Also, try not to become too dependent on your fiance for companionship and entertainment, this can really kill a relationship! Above all, don't spend too much time moping and feeling home sick (this was my mistake!). Just take a deep breath, and go out and seize the day. If you're having a hard time finding a job, consider finding a part-time job to help you pass the time (and increase your sense of self-worth!) until you can find something else.

Give yourself time to adjust, but also consider the fact relationships are often different in person from what they are over email or the phone. Also, if you and your fiance are living together for the first time, you might be feeling suffocated, or are having a hard time adjusting to living with another person (which is difficult to do anyway). Maybe these aren't even issues for you. There's a number of possible reasons for why you're feeling the way you are. Without knowing more about your situation, the best advice I can give is: Get involved in some activities! (hmm, how often have I said that in this message? lol)

Good luck to you!


iVillage Member
Registered: 03-26-2003
Wed, 05-21-2003 - 7:01pm
LEt's see...you left your entire life, security, successful accomlishments and support network on the other coast....what could be your dilemma! Duh.....

If you moved out there to "be with him" - you made a grevious error. IF you moved out there because he is there and you want to be with him and are taking a repsonsible, pro-active and intelligent plan of actions and decisions in order to re-create the great life you had before.....well, you're a little overtaxed.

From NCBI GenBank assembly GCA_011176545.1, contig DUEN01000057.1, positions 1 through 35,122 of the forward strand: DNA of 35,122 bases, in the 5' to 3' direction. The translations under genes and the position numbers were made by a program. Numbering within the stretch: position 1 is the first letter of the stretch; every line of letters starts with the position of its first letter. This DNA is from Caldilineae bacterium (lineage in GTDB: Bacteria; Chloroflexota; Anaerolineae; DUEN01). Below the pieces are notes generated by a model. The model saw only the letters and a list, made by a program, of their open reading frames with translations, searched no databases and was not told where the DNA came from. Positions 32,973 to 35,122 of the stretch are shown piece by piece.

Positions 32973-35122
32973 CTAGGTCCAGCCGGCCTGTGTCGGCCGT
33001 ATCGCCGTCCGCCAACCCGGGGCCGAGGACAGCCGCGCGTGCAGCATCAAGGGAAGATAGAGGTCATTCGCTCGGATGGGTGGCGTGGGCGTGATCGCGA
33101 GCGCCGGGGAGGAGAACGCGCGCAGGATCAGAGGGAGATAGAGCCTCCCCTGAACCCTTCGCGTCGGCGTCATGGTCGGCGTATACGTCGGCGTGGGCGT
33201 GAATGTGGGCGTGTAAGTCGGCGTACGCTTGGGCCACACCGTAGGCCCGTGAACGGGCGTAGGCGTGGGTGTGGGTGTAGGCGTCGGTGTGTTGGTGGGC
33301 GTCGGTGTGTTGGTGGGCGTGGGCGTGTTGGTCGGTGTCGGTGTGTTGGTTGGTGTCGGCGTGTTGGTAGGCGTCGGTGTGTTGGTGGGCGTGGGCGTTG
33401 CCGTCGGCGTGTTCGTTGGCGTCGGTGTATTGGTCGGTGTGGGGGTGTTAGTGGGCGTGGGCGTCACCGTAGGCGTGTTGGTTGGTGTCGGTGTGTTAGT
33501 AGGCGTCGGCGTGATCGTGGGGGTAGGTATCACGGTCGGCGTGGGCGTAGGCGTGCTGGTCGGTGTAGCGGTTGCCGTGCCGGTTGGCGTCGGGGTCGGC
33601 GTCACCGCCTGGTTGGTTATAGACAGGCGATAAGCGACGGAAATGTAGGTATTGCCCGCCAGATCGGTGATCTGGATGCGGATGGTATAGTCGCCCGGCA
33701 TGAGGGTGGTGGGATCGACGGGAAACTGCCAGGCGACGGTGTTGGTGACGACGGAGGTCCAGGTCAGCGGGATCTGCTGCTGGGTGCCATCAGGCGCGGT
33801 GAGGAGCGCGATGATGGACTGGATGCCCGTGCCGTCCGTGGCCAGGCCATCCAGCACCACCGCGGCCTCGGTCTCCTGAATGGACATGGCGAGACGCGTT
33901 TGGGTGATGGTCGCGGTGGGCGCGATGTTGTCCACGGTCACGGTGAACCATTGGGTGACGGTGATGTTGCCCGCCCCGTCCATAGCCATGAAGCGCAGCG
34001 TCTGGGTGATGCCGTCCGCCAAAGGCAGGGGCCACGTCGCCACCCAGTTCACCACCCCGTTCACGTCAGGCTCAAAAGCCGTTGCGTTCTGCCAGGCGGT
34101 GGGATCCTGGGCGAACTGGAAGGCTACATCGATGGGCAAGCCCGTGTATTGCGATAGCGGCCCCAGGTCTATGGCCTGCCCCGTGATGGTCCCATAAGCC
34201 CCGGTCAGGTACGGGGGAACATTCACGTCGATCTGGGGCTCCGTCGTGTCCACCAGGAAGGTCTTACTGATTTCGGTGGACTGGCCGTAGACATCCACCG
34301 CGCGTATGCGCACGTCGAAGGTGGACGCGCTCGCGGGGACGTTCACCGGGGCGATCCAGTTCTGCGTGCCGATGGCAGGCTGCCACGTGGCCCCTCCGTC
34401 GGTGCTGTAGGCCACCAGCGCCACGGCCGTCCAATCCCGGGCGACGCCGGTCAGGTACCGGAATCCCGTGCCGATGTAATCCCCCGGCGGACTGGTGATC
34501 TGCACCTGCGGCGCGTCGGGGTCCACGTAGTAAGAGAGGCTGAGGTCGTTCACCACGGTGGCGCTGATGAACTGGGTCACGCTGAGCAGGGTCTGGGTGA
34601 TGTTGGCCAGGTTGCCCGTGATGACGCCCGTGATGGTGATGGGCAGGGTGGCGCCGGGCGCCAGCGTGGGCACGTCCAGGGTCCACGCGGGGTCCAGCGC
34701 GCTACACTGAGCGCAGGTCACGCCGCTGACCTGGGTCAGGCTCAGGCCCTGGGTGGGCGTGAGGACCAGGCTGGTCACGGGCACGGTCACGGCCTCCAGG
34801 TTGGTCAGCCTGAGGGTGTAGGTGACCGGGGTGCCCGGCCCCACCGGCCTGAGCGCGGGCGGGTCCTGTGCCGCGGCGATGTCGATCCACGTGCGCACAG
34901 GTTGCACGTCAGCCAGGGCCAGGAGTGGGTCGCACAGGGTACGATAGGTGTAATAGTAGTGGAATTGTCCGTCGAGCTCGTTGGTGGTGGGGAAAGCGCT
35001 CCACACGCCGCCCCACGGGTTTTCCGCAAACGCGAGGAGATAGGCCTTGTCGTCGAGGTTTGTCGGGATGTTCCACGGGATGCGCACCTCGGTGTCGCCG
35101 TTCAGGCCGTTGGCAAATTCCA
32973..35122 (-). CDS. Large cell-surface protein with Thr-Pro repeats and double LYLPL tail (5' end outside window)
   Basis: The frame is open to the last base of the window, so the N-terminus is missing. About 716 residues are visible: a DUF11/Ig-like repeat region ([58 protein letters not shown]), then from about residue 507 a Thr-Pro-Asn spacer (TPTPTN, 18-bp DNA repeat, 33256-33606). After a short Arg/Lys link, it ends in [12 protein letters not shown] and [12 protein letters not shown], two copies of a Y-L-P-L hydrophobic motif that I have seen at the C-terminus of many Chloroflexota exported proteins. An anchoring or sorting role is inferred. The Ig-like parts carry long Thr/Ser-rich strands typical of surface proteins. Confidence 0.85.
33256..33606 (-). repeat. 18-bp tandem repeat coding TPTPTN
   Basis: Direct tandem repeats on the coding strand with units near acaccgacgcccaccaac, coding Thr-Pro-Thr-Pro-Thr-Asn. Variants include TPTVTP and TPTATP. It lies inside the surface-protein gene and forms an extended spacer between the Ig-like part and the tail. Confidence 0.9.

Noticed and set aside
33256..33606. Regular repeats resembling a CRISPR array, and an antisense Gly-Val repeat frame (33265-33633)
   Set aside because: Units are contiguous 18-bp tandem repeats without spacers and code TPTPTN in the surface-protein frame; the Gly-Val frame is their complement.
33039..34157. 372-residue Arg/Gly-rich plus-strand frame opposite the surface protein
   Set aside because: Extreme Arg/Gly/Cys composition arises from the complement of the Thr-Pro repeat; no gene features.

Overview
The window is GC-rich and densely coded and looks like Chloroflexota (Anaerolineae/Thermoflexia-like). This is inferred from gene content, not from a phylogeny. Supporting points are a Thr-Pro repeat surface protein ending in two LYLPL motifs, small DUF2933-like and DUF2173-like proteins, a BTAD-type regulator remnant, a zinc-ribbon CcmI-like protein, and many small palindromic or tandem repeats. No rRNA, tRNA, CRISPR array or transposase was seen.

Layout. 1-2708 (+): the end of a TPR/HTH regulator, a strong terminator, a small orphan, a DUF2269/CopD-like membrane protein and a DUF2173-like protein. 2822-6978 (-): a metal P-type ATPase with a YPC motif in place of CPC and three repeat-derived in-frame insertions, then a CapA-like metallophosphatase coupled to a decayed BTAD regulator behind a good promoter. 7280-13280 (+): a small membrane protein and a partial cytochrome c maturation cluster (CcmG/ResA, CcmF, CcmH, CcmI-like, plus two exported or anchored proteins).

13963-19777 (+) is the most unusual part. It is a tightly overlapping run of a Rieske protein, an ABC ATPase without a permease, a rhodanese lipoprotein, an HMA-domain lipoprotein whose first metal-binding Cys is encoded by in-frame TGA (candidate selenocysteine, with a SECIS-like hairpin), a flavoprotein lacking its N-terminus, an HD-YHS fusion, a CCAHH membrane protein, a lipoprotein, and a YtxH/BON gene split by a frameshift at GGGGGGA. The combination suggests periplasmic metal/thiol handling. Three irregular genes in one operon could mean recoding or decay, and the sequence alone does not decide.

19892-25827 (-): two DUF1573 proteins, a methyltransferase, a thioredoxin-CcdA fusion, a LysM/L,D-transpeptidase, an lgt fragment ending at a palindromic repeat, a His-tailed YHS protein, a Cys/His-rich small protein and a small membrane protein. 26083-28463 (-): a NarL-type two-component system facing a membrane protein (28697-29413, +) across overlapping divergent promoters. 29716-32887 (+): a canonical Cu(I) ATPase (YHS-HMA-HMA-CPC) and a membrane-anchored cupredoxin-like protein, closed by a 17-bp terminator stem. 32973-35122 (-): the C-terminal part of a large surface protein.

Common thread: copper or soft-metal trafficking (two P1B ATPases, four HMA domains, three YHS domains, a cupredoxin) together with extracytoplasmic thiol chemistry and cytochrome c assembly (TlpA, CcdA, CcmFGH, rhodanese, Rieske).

But a relationship isn't "everything" and if you make it your everything it is bound to fail.

You didn't say whether you'd cohabitated before. But if you hadn't - there's an aspect of cohabitation rarely verbalized that is greatly in play. Prior to living together - this person's every word, thought, decision, idea, desire, goal, value, and standard did NOT affect your today, your potential, and you future for eternity perhaps. Once you're cohabitational - it does impact your potential, your today, and your future for eternity if the relationship lasts that long.

Cohabitational relationships require compromise at all times, and concession on occasion. There's three entities in play...there's you - the individual, him - the individual, adn the relationship as an entity. Ech of you must remain the great individual you are per your own efforts, means, definitions, and standards...while maintaining the goals and priority on "the relationship" as an entity for the intangible enhancement it brings to your life.

So, the reality is that you've moved and it's your responsibility to recreate the great life you had - there on that coast, with him as an equal partner. Not as a provider, and not as a scapegoat or whipping post.